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1925

By 1925, the Issaquah Depot is closed to passenger service, largely because automobiles are becoming more widespread. One stage, operated by Lorenzo Francis, has a regular stop in front of the Grand Central Hotel. #Issaquah125

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1924

In 1924, Andy Wold opens his hardware store in the Wold Building. The Wold Building still exists today, on the northeastern corner of Front & Sunset. #Issaquah125

Bill Evans

1923

In 1923, Bill Evans is born in Issaquah, WA. Bill lived most of his life in Issaquah, and he participated in a 2006 oral history project shortly before his death. Bill’s easygoing nature, flair for telling stories, and affection for his hometown are all evident in the interiew. #Issaquah125

From the December 31, 1922 Seattle Times.

1922

In 1922, Elsie Wendt, the wife of an Issaquah miner, makes the papers when she goes to the mines to learn her husband’s job. #Issaquah125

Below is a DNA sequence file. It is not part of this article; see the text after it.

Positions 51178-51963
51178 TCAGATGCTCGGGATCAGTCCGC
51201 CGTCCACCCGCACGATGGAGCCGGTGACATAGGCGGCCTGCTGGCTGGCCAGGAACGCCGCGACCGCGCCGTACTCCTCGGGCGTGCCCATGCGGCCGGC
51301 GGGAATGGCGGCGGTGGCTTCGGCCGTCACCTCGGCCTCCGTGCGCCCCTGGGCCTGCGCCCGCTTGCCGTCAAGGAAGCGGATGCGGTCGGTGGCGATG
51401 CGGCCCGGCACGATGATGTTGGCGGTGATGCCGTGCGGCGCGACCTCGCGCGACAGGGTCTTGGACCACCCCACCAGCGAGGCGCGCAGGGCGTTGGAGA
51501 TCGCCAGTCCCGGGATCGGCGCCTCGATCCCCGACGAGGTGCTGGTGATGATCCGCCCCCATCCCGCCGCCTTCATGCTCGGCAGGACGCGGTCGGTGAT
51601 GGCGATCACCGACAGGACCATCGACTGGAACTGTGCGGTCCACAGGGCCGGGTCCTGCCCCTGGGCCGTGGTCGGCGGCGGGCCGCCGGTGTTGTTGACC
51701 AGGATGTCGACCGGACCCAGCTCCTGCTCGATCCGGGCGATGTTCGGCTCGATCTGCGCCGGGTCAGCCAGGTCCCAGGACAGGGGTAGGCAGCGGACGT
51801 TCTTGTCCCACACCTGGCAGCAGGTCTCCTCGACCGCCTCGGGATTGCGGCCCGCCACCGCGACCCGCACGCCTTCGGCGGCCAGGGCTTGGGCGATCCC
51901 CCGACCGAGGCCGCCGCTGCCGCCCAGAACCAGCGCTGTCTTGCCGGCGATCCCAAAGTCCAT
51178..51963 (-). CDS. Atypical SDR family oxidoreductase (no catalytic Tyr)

John Fischer Cash Market with a 1920s era truck. [IHM 72.021.014.031]

1921

In the early 1920s, John Fisher Cash Market, precursor to Fischer Meats, opens. #Issaquah125

Ben Legg

1920

In 1920, Ben Legg made a name for himself in the Seattle newspapers. Read about the real person behind “Bad Ben Legg.” #Issaquah125

Livestock in downtown Issaquah. [IHM 72-21-14-90b]

1919

In 1919, an ordinance is passed prohibiting cattle from running at large in the streets. Violators are subject to fines as high as $25. #Issaquah125

Jake Schomber and Minnie Wilson, circa 1917

1918

Minnie Wilson and her sweetheart, Jake Schomber, wrote to each other during the time he was in the army. This dramatic scene from their love story took place in 1918. . #Issaquah125